# Strain rosette

The rosettes mathematics plugin is used to calculate the plane strain and plane stress state, measured by strain gauges in common strain rosette patterns. To learn more about the strain and stress measurement you can visit the Strain measurement PRO tutorial.

When you add the rosette mathematics in DEWESoft’s Math module, the following Rosette setup window will appear. In the Rosettes setup you can define inputs from strain gauges, calculation settings and desired strain and stress outputs. Settings that go together are grouped under panels:

## Input

Here you can pick channels that define the strains of strain gauges A, B and C of a strain rosette. Channels that can be used as inputs have to be synchronous, scalar and without a sample rate divider. In the special case of a 90° rosette, only Epsilon A and Epsilon B channels have to be defined for a sucessfull calculation. Otherwise all three inputs have to be defined. ## Output channels

Here you can pick which channels are going to be the outputs of the Rosettes math. There are eleven strain and stress outputs available.

Strain outputs * Mohr’s center * Mohr’s radius * Epsilon 1 * Epsilon 2 * Angle radian * Angle degrees

Stress outputs * Sigma 1 * Sigma 2 * Tau max * von Mises stress * Signed von Mises stress

### Strain outputs

With the strain outputs you can get all the parameters needed to represent the two dimensional strain state in a Mohr’s circle. The outputs that can be selected in the Rosettes are in orange.

• Mohr’s center: Represents the center of Mohr’s circle of strain.
• Mohr’s radius: Represents the radius of Mohr’s circle. Its magnitude is the same as half of the maximum engineering shear strain.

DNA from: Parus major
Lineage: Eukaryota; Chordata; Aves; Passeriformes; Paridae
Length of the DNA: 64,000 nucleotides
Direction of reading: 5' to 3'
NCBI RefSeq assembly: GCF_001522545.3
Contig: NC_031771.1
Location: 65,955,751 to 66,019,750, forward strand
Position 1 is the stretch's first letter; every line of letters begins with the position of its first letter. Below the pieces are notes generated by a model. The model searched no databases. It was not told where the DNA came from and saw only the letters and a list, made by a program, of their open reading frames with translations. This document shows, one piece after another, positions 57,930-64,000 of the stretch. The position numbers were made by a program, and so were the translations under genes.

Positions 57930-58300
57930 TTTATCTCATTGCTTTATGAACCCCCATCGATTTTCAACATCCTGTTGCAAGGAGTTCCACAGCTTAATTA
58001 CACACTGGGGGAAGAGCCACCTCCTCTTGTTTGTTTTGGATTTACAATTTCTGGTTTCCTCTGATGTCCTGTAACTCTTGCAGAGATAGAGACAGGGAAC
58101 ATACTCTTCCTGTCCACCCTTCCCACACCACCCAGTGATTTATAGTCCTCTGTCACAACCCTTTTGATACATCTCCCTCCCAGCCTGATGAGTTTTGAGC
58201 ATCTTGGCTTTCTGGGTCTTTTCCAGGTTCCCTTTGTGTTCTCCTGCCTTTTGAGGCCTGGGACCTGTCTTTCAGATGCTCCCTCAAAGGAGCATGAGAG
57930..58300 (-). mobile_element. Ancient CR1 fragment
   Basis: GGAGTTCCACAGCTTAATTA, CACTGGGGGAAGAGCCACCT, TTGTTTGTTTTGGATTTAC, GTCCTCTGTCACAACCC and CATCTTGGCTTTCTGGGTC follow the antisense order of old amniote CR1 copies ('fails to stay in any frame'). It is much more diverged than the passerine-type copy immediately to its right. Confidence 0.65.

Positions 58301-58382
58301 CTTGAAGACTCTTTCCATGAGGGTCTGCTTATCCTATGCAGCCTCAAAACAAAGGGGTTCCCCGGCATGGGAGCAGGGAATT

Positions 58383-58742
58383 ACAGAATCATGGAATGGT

• Epsilon 1: Maximum principle normal strain in plane.
• Epsilon 2: Minimum principle normal strain in plane.
• Angle: This can be output in radians or degrees. It is the angle from the max principal strain direction to the direction of the strain gauge that was picked as a reference in the rosette definition.

### Stress outputs

Hook’s law is used to calculate the stresses from measured strains. Calculated stresses are valid for materials and loadings where relationship between strains and stresses are linear and equal in every direction of the measured plane. Young’s modulus and Poisson’s ratio that are needed for the transformation can be specified under the linear elastic parameters. Since the strains are only measured on the surface, stress outputs are valid only when the stress state can be regarded as planar. This is true when stresses perpendicular to the plane of measurement can be neglected in the analysis.

Stress outputs are:

• Sigma 1: Maximum principal normal stress in the plane.
• Sigma 2: Minimum principal normal stress in the plane.
• Tau max: Maximum shear stress in the plane.
• von Mises stress: Stress calculated according to von Mises’ yield criterion in two dimensions.
• Signed von Mises stress: The same magnitude as von Mises’ but the sign is negative in cases when the absolute value of the minimum principal normal stress Sigma 2 is greater than the absolute value of the maximum principal stress Sigma 1.

## Output

In the output section you can see and modify channel properties of outputs that are activated in the Output channels section.